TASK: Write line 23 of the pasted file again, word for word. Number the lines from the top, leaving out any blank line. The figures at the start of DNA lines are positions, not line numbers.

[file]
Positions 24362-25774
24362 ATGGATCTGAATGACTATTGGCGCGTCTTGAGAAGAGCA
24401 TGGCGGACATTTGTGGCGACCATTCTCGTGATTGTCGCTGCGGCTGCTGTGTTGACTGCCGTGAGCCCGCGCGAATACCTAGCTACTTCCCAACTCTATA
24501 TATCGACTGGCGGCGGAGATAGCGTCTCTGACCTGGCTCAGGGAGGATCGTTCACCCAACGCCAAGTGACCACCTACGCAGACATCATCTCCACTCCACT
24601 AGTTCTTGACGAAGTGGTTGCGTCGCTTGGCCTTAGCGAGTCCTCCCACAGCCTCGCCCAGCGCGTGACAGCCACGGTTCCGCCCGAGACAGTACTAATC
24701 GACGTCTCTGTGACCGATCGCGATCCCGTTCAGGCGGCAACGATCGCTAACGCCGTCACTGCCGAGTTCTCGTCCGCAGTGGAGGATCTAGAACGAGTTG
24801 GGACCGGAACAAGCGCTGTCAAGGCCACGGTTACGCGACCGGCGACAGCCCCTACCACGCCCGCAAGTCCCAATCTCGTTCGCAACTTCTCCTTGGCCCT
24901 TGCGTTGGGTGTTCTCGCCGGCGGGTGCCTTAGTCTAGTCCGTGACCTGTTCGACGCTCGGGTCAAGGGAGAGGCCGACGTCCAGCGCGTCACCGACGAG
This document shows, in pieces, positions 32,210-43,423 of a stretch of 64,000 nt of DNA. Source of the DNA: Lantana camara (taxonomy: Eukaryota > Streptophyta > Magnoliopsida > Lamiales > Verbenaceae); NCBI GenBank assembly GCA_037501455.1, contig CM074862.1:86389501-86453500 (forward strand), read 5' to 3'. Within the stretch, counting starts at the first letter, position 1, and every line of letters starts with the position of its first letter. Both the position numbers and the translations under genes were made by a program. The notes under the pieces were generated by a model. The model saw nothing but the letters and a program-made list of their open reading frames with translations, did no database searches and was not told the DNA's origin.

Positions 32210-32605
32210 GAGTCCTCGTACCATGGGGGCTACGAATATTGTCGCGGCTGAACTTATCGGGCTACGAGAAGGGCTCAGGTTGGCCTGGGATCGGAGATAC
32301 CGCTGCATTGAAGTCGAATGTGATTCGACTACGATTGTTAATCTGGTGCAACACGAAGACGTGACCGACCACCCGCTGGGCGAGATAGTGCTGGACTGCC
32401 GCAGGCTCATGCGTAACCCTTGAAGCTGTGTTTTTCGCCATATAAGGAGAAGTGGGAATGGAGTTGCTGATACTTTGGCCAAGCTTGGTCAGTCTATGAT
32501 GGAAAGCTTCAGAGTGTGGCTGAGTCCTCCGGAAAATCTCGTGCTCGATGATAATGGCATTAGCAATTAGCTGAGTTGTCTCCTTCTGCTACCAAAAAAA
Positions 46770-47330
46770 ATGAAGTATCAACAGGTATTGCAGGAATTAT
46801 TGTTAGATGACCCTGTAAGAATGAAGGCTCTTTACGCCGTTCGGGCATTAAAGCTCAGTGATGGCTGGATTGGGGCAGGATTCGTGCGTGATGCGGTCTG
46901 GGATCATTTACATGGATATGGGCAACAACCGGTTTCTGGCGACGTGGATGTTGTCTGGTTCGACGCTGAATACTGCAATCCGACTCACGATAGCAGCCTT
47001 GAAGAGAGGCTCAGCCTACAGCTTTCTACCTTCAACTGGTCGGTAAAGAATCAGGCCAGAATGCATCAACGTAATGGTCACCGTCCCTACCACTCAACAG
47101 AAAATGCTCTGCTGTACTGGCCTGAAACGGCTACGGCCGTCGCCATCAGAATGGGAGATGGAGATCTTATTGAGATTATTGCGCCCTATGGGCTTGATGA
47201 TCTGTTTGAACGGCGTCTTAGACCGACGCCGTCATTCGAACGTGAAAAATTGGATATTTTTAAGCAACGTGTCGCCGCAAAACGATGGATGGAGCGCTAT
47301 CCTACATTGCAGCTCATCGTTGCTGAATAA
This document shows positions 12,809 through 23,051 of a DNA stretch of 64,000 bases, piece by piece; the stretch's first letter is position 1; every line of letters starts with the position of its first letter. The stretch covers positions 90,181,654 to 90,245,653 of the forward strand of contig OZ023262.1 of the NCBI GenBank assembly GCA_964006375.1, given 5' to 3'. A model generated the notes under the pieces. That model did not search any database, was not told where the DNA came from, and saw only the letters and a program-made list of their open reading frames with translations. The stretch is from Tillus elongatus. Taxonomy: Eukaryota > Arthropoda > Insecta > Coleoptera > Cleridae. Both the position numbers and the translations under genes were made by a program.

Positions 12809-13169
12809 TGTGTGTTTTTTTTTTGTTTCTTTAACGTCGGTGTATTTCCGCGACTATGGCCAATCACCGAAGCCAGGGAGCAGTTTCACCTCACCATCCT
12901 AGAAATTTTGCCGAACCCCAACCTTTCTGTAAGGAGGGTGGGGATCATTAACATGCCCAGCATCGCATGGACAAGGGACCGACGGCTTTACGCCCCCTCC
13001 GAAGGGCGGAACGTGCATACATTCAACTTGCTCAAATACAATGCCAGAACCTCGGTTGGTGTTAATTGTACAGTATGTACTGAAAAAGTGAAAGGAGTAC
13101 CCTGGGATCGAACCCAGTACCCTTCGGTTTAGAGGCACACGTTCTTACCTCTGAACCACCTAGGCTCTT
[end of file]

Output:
This document shows positions 12,809 through 23,051 of a DNA stretch of 64,000 bases, piece by piece; the stretch's first letter is position 1; every line of letters starts with the position of its first letter. The stretch covers positions 90,181,654 to 90,245,653 of the forward strand of contig OZ023262.1 of the NCBI GenBank assembly GCA_964006375.1, given 5' to 3'. A model generated the notes under the pieces. That model did not search any database, was not told where the DNA came from, and saw only the letters and a program-made list of their open reading frames with translations. The stretch is from Tillus elongatus. Taxonomy: Eukaryota > Arthropoda > Insecta > Coleoptera > Cleridae. Both the position numbers and the translations under genes were made by a program.